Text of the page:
The fundamental question is where should development be located? In the Maidstone Borough there had been a moratorium on Greenfield development for many years to the extent that the supply of housing land had dwindled to a trickle. The old South East Plan had been too prescriptive but now Government guidance was that everyone who needs a home should get a home. In Maidstone, the dispersal of housing in low numbers is preferred to urban extension but the Borough is now faced with providing 19,800 homes under Government guidance from a previous 15 year target of 10,800 homes. David Burton would prefer to be operating under the auspices of a structure plan. He considered that the affordability of infrastructure was largely ignored under current planning guidance. Whilst he did not favour the old top-down approach, he felt that it was very difficult for a local authority to set its own targets on a bottom-up agenda. Ideally a Local Plan is required to give the local planning authority control so that prescription is removed and housing numbers can be limited.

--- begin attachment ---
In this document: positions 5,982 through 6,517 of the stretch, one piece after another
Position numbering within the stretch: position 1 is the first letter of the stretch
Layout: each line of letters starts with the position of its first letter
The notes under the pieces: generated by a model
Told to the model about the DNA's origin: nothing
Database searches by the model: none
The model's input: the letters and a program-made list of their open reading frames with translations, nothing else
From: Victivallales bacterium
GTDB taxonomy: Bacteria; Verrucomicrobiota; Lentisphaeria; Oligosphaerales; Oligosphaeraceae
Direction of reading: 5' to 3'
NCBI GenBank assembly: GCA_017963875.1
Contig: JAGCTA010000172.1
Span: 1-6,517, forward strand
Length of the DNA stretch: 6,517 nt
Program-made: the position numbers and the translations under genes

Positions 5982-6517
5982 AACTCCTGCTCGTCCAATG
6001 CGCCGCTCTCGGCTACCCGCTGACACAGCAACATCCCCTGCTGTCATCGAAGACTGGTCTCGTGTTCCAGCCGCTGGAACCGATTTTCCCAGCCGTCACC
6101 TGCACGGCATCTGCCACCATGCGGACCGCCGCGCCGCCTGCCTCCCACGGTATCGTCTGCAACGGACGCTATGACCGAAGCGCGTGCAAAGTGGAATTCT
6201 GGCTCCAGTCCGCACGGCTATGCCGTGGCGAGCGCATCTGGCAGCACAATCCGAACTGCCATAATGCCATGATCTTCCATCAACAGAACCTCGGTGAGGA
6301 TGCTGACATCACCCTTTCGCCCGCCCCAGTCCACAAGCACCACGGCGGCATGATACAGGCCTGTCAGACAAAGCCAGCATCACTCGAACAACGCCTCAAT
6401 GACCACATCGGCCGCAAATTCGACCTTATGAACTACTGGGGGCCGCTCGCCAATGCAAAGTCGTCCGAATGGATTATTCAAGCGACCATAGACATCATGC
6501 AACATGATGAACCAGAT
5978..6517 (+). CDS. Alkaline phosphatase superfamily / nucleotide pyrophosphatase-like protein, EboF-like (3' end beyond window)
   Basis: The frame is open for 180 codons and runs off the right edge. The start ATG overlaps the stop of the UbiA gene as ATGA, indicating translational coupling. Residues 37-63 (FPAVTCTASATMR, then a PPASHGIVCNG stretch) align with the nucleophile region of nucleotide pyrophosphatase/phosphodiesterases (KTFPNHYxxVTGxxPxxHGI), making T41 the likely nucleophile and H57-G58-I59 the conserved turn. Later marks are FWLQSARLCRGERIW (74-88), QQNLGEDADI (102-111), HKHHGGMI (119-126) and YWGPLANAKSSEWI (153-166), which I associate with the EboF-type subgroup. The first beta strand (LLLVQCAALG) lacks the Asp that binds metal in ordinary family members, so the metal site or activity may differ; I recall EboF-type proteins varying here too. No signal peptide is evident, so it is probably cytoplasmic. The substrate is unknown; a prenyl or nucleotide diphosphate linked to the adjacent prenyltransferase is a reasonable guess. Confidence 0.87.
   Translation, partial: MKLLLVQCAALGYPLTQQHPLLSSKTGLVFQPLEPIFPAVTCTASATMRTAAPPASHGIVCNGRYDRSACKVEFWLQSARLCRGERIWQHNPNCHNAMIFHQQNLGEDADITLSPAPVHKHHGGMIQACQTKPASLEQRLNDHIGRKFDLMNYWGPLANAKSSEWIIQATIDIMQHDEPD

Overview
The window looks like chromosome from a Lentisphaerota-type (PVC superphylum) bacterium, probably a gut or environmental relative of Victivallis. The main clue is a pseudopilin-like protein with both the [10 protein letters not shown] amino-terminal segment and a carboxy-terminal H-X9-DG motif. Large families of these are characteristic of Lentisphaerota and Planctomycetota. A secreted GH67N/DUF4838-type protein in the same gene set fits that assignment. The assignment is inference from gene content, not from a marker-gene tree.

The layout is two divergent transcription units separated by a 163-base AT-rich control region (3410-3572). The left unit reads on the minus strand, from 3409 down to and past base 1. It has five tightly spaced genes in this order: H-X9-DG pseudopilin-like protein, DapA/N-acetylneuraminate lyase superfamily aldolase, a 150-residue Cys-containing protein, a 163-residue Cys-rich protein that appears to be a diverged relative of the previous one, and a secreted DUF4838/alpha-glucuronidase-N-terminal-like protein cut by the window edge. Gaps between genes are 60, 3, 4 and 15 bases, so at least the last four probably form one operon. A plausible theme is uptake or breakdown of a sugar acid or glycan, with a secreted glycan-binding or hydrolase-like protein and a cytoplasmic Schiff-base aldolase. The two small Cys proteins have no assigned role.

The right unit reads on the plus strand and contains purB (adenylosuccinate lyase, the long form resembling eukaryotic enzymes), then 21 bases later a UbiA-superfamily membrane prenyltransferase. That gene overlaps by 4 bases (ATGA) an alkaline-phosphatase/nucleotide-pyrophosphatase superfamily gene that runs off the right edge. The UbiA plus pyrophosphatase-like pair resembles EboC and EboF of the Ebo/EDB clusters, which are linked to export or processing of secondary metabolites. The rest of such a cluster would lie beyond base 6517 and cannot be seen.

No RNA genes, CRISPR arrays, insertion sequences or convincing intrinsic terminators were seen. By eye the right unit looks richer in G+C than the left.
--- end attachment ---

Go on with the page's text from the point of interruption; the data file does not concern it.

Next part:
David Burton
David Burton of Maidstone BC outlines the difficulties facing LPAs
 since the Introduction of the NPPF

Jenny Whittle
Firmly believed that local authorities must stand up to Central Government on the question of housing numbers. In her Ward, Harrietsham, Lenham and Headcorn were all designed as Local Service Centres with significant projected growth whilst she felt it would be far better to add small numbers to each village without adverse effect on character, but increasing the sustainability of village shops and pubs. Planning proposals in Headcorn are affected by the floodplain and difficulties in dealing with foul drainage. It should also be remembered that large developments in one parish affect many adjoining parishes due to increased road traffic and pressure on other services. Efforts should be focused towards achieving limited growth against a careful background of planning on facilities, education and infrastructure.

 

John Bennett